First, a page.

de novo biosynthesis of steviolglycosides sweetener in Escherichia coli
Plants derived isoprenoids are an important source of natural pharmaceuticals, fragrances and food additives. Since the yield of the rare isoprenoids in native plants is extremely low and semi-synthesis is inefficient, development of microbial synthetic biology has been revolutionizing the industrial production of important plant terpenoids by reconstructing the downstream biosynthetic pathways and systematically engineering the supply of common terpenoid precursors.
The diterpenoid steviolglycosides (SGs) from Stevia rebaudiana are intense natural sweeteners with various healthy benefits. The efforts in constructing chassis cells for de novo biosynthesis of SGs have been suffocated by lack of certain enzymes with proper activities in bacterial hosts. Dr. Yong Wang and his colleagues identified a novel kaurenoic acid 13α-hydroxylase (KAH) designated as KAHn2 based on mining of the RNA-seq data and characterized a UDP-glucose transferase (UGT) designated UGT91D2 with the activity of steviol-13-monoglucoside-1,2-glucosylase in the E. coli. Based on this, the intermediate metabolites for SGs biosynthesis were assembled and tested step wisely. Through improving the precursors supply, the yield of kaurene and kaurenoic acid reached 194.12 mg l-1 and 100 mg l-1, respectively. However, only 0.605 mg l-1 of steviol was produced and the membrane-associated cytochrome P450 enzyme KAH was identified as the rate-limiting step. To relieve this bottleneck, an engineered CYP714A2 from Arabidopsis thaliana replacing KAHn2 significantly improved the yield of steviol to 15.47 mg l-1. Furthermore, by subsequently incorporating the UGT module, 10.03 mg l-1 of rebaudioside A, the major component of native stevia extracts, was successfully produced in shake flask among various kinds of SGs. This de novo SGs biosynthetic pathway constructed in E. coli chassis employing novel enzymes identified, characterized or modified in this study is another successful case of cell factory for nature product production, which forms a base for massive production of various SGs components via synthetic biology manufacturing.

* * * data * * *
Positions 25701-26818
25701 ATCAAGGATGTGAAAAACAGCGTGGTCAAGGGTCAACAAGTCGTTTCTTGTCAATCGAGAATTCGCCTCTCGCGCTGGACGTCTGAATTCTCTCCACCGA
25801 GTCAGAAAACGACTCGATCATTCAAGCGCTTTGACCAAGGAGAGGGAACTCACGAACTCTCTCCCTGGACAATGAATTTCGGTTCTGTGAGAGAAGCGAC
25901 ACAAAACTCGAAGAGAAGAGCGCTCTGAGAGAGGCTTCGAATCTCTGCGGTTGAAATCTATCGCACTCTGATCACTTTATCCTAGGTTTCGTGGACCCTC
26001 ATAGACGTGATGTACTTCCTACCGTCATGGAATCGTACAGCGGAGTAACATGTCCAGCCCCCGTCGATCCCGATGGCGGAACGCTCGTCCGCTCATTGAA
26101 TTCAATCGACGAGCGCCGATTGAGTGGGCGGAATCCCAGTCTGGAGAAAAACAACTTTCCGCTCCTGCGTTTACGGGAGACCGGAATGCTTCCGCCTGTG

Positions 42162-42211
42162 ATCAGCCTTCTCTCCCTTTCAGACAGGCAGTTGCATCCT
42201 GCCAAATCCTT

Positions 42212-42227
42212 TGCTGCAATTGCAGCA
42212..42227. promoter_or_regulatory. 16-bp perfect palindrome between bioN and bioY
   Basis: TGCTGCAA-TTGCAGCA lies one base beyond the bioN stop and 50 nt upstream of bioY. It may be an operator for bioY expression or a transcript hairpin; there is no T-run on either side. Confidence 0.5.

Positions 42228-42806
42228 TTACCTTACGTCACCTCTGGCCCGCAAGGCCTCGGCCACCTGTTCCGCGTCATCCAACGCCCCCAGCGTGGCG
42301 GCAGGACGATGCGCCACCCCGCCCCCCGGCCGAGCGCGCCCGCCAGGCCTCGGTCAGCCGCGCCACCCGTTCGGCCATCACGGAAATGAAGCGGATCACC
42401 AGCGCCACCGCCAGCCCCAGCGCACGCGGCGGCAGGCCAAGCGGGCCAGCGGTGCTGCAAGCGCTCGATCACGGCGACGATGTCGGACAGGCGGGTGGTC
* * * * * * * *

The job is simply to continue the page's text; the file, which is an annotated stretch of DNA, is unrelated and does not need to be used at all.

The study entitled “Pathway mining-based integration of critical enzyme parts for de novo biosynthesis of steviolglycosides sweetener in Escherichia coli” has been published online in Cell Research on Sep 11, 2015.
The research was supported by Ministry of Science and Technology, NSFC and Shanghai Science and Technology Committee.
Yong Wang, PhD
Key Laboratory of Synthetic Biology
Institute of Plant Physiology and Ecology
Shanghai Institutes for Biological Sciences
Chinese Academy of Sciences
Shanghai 200032, China